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How powerful are phase converters?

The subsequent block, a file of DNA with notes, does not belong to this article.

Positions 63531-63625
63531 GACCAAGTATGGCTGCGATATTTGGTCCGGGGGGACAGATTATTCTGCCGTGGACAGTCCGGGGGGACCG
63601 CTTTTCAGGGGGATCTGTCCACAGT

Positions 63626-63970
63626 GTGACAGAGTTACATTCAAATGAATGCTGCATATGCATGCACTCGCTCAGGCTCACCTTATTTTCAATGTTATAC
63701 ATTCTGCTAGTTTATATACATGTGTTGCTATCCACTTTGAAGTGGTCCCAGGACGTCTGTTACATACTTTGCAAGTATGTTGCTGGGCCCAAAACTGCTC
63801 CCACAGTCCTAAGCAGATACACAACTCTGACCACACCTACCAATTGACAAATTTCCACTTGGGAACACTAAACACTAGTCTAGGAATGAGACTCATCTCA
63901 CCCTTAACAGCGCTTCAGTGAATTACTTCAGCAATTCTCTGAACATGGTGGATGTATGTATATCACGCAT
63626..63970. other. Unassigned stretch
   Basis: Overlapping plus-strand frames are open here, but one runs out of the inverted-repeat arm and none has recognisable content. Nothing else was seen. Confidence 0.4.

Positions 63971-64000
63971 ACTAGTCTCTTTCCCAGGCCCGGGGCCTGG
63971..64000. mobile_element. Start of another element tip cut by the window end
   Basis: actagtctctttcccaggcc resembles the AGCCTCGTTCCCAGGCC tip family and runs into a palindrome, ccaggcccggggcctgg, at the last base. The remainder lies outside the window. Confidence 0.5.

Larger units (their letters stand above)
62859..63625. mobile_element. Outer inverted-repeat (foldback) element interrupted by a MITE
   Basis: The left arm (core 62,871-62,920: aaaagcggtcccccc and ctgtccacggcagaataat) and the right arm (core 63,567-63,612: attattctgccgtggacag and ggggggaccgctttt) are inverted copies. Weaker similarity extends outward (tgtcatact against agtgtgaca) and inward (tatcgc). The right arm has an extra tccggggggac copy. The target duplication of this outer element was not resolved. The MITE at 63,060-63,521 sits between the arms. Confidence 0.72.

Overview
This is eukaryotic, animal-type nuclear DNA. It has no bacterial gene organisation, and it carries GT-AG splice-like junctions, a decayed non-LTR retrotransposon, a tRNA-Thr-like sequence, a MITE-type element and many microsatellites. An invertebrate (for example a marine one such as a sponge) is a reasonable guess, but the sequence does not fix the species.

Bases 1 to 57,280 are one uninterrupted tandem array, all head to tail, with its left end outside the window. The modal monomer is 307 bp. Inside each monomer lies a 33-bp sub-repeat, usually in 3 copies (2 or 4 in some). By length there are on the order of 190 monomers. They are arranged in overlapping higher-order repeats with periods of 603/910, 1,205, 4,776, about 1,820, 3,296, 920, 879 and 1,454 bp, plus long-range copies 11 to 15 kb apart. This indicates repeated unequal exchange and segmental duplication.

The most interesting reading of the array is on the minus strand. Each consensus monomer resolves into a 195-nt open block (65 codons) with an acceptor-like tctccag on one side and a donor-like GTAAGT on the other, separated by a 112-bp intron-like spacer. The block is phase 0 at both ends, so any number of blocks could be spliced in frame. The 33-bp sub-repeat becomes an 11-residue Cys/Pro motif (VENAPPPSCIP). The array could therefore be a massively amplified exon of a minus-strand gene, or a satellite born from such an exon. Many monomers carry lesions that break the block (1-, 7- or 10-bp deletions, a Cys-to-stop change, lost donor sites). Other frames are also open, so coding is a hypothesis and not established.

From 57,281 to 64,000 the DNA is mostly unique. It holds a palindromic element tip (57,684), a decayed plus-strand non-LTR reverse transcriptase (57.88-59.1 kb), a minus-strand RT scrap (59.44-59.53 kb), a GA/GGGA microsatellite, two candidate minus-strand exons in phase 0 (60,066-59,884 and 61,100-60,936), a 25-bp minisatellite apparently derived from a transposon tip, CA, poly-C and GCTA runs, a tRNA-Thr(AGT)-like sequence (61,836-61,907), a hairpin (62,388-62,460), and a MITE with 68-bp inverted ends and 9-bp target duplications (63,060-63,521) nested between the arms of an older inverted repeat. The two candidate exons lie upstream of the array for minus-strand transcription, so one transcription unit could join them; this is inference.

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An issue with phase converters is their power rating. Up until a few years ago manufacturers used to place a fairly arbitrary label on their converters in horsepower and then advise clients to buy a converter "two to three times the size of the largest motor or larger". Well such a vague piece of advice is not a great deal of use, and even though some ambiguity will always arise from the necessary translation of a client's mechanical need into a manufacturer's electrical rating, most (not all) phase converter manufacturers have now moved to a system where they label their converters clearly as to maximum and minimum useful power ratings (in both horsepower and kilowatts, and taking into account internal parasitic power losses) for typical single motor and multi-motor cyclical duty. Provided this has been done correctly by the manufacturer there is generally not much point in buying a much larger phase converter than they advise, unless you are considering purchasing larger machine tools in the future. Equally it is unwise to buy a smaller converter on the basis that you are just a 'hobby' user as the phase converter is typically most stressed at start-up, which is an unavoidable element of the duty cycle and because an overstressed phase converter will in turn stress your machinery and can cause its motor(s) to burn out.